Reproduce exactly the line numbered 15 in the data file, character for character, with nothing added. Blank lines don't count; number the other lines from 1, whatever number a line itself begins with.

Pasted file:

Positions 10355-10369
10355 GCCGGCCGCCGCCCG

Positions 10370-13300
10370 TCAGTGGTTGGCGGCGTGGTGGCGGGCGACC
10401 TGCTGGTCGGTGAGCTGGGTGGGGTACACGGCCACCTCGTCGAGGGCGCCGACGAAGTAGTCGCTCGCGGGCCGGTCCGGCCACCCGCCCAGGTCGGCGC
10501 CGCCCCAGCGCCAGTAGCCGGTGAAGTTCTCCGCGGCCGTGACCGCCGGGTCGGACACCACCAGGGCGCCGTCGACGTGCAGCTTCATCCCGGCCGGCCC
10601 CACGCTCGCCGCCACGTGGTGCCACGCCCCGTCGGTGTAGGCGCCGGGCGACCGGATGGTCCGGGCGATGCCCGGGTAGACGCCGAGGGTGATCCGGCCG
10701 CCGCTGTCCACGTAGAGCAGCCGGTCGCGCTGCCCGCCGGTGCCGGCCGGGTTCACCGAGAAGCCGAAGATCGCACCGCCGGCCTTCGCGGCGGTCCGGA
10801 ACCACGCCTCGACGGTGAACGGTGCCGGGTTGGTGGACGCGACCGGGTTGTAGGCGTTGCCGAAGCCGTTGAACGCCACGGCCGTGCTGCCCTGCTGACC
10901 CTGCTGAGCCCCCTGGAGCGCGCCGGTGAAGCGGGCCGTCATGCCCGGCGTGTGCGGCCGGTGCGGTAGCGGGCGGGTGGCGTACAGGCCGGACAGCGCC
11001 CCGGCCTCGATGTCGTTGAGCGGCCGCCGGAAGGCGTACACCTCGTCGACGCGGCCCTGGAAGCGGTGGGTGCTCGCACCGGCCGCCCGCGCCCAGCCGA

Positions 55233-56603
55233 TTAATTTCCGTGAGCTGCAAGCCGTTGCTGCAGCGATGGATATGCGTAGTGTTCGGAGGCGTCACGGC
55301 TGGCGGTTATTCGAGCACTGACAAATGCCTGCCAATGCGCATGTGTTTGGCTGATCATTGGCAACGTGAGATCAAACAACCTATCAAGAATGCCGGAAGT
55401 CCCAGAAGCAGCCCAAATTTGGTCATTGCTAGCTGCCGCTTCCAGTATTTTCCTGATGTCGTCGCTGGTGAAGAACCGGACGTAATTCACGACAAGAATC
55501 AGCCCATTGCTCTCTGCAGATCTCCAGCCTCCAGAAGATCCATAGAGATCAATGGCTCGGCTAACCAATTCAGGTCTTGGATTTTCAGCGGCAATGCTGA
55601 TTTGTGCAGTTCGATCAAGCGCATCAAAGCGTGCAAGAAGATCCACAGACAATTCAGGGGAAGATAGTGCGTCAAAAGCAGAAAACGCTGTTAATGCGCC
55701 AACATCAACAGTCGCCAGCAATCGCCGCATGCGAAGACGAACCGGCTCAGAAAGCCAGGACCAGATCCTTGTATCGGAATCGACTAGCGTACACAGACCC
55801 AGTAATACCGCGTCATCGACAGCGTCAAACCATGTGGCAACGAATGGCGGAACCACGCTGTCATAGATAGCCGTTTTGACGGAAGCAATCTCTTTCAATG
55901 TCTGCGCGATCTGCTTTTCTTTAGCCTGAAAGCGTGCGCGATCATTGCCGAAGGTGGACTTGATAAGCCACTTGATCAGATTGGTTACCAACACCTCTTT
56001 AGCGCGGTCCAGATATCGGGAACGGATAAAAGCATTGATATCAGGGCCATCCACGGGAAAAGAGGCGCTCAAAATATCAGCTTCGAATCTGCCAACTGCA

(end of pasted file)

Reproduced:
55401 CCCAGAAGCAGCCCAAATTTGGTCATTGCTAGCTGCCGCTTCCAGTATTTTCCTGATGTCGTCGCTGGTGAAGAACCGGACGTAATTCACGACAAGAATC